Imagine a planet where someone turns off gravity for 15 years. During this time, people get used to effortlessly flying around. But then gravity suddenly returns. Those accustomed to flying everywhere now need to navigate a weighted existence on the ground — and relearn basic skills such as walking. Walking may seem like a rudimentary activity, but if people don’t do it for 15 years, muscle memory fades.
That scenario is analogous to the effect of interest rates being near zero for approximately 15 years, then suddenly increasing to the 5% range. Fifteen years is a very long time in a business career. And adjusting to this new interest rate environment will require significant shifts in behavior and mindset for managers and investors alike. Older managers will need to re-build the natural intuition they once had for concepts like hurdle rates and discounted cash flows — and a younger generation, those who entered the workforce after 2008, will need to develop an instinctive feel for these concepts from scratch.
This latter group might be surprised by a simple fact: short-term interest rates aren’t normally near zero. But in 2008, in response to the Global Financial Crisis, the U.S. Federal Reserve dramatically lowered the federal funds rate to boost the economy, implementing what became known as its “zero interest rate policy,” or ZIRP. Even as the economy recovered from the 2008 recession, the Fed kept rates low for an extended period of time, and then returned to this policy during the Covid-19 pandemic. As a result, short-term interest rates in the U.S. were near zero from 2008 until 2016, then again for much of 2020 and 2021. Over the last 15 years, they’ve only been above 2% for a brief period in 2018 and 2019.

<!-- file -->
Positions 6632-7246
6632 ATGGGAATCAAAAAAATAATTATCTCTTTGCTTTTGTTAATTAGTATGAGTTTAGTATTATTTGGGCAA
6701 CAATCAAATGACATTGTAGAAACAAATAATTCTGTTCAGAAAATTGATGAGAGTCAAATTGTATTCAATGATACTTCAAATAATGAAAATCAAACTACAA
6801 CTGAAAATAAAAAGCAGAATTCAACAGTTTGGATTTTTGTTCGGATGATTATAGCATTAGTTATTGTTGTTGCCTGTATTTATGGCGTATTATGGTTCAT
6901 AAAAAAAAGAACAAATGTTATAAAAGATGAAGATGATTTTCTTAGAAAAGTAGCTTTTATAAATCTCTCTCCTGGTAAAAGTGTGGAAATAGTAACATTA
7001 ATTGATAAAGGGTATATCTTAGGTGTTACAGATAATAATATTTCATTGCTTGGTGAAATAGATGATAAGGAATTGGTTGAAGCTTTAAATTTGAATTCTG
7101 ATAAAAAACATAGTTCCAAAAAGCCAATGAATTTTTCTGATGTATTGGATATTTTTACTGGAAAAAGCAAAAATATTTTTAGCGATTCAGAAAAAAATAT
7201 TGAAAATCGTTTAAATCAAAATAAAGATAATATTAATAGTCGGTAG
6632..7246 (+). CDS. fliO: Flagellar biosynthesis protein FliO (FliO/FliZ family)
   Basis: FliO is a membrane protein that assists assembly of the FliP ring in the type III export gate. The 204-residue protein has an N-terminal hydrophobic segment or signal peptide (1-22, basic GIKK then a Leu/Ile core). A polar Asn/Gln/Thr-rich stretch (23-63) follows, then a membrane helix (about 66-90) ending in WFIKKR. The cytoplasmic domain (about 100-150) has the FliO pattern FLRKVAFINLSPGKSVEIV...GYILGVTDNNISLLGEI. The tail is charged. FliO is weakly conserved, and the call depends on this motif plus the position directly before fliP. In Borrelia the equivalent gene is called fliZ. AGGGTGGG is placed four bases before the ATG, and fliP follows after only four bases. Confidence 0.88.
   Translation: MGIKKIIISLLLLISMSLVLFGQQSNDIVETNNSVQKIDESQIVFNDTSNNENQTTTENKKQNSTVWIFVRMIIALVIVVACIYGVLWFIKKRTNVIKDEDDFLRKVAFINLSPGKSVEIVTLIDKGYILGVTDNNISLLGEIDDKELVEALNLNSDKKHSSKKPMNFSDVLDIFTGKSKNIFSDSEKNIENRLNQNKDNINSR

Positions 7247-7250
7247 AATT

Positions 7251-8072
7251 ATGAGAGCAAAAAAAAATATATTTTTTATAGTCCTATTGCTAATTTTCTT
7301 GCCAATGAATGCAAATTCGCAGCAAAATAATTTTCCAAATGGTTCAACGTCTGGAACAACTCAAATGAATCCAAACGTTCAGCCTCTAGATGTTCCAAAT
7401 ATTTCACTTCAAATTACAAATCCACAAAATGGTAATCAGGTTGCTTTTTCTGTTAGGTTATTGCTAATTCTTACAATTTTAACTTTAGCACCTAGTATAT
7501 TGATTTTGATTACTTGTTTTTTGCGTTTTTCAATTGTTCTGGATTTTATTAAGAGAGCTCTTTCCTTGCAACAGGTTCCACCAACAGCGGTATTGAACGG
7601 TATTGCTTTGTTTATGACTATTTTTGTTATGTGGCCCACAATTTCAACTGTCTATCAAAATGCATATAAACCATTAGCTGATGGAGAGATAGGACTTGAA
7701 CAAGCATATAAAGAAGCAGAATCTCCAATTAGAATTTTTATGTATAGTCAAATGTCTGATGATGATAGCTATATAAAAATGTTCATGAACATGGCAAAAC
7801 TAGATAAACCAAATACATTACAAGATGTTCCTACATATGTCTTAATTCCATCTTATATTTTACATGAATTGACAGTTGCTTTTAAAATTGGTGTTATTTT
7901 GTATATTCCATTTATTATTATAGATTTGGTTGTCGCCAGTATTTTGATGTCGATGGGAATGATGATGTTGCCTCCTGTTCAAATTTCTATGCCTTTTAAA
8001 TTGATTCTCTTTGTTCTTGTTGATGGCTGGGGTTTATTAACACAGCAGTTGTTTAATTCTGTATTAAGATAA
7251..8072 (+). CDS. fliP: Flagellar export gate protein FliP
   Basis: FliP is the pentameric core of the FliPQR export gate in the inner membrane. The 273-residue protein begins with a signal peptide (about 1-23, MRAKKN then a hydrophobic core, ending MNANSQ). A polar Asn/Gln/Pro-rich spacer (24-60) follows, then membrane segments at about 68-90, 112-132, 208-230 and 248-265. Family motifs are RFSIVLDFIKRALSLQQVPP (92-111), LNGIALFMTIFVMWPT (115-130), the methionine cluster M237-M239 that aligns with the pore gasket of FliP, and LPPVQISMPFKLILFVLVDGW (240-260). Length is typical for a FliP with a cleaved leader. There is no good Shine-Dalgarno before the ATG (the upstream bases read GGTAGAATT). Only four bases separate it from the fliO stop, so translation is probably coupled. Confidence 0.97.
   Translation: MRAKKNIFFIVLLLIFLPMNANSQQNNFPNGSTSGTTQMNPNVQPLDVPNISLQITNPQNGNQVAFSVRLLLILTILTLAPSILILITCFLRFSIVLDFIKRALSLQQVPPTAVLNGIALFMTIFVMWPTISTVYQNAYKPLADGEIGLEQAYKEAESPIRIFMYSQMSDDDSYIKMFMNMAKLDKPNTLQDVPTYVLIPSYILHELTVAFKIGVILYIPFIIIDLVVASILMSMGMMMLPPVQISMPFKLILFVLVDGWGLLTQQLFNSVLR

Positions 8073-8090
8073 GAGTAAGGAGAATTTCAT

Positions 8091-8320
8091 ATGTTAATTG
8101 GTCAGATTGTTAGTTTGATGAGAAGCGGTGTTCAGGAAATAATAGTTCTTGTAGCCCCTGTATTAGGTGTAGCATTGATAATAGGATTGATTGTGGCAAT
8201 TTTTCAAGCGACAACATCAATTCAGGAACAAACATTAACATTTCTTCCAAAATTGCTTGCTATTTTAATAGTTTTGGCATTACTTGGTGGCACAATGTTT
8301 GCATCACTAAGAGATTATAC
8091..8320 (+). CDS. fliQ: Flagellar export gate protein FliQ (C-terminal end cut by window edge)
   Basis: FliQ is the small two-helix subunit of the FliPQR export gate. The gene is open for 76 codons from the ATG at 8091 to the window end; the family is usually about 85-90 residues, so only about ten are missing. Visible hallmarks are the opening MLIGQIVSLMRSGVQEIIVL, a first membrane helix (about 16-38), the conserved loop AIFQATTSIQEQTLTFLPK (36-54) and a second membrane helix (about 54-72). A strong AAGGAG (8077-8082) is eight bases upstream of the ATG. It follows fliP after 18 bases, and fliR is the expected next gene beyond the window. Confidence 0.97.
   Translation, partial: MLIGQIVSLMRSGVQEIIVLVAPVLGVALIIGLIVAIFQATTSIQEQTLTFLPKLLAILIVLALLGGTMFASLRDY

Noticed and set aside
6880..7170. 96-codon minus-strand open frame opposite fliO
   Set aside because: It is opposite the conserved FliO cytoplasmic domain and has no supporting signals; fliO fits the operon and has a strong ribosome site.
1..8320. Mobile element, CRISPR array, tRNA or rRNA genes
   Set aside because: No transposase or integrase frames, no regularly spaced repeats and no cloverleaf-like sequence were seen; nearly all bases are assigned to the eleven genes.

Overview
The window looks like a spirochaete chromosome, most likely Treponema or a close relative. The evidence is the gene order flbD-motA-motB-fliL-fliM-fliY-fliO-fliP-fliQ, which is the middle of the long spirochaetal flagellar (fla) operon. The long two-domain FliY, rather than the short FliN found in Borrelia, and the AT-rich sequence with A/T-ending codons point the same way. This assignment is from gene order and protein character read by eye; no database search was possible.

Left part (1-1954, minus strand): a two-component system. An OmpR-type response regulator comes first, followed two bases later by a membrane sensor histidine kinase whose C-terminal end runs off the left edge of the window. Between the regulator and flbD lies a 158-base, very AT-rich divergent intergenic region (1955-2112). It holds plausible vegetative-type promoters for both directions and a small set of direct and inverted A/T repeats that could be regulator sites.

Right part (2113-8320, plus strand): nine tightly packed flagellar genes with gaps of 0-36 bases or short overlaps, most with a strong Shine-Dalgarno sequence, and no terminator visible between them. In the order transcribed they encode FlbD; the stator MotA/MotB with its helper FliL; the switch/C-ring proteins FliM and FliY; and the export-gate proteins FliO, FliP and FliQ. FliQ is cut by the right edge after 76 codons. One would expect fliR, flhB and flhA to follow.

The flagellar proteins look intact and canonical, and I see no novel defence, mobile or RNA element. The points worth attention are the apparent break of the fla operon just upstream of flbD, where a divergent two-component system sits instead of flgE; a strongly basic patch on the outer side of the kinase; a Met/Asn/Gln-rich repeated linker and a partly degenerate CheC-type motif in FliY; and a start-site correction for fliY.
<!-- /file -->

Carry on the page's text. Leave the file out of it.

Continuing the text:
The near-zero level of interest rates, the number of years they stayed at this level, and the pace at which they have since gone up — all of this is essentially unprecedented. But “unprecedented” has been an overused word lately, so there may be a tendency for managers to glaze over and not realize what a massive deviation this is from business as usual.
That would be a mistake. This interest rate shift is a seismic event, affecting any business decision involving multi-year cash flows. “Interest rates are to asset prices … like gravity is to the apple,” in the words of Warren Buffett. “They power everything in the economic universe.”
For managers unaccustomed to naturally considering the time value of money or the cost of capital when deciding what projects or investments to pursue, a lack of awareness of how important these concepts are can lead to dangerously wrong conclusions.
One simple way to demonstrate this is to use a thought experiment I first encountered while working at a strategy consulting firm. It’s the type of question consultancies sometimes use in job interviews, to try to understand how candidates think.
Assume a scenario in which:
- You will commute by train to and from work every weekday for the next five years.
- You need a token for each such round trip you take on the train.
- Tokens currently cost $1 for each round trip (to and from work).
- Tomorrow, the price is going up to $1.20 — where it will stay for the next five years.
- Before the price rises, you can buy as many tokens as you want at today’s $1 price.
- Only you can use the tokens you buy, no reselling.
The question is this: How many tokens do you buy at today’s $1 price before the price permanently goes up to $1.20?
Many people start with an approach that seems intuitive enough: I should buy as many tokens as I can afford, up to the full five years’ worth. Indeed, this seems like a no-brainer, a deal with a guaranteed, risk-free return. If you know you’ll need 1,250 tokens (assuming 250 commutes per year for five years), and you know tokens will cost 20% more if you don’t buy them now, why not buy 1,250 today — and enjoy $250 in savings?